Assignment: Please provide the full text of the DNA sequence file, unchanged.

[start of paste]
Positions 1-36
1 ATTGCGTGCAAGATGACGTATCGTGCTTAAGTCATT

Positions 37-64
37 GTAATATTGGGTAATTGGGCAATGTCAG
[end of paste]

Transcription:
Positions 1-36
1 ATTGCGTGCAAGATGACGTATCGTGCTTAAGTCATT

Positions 37-64
37 GTAATATTGGGTAATTGGGCAATGTCAG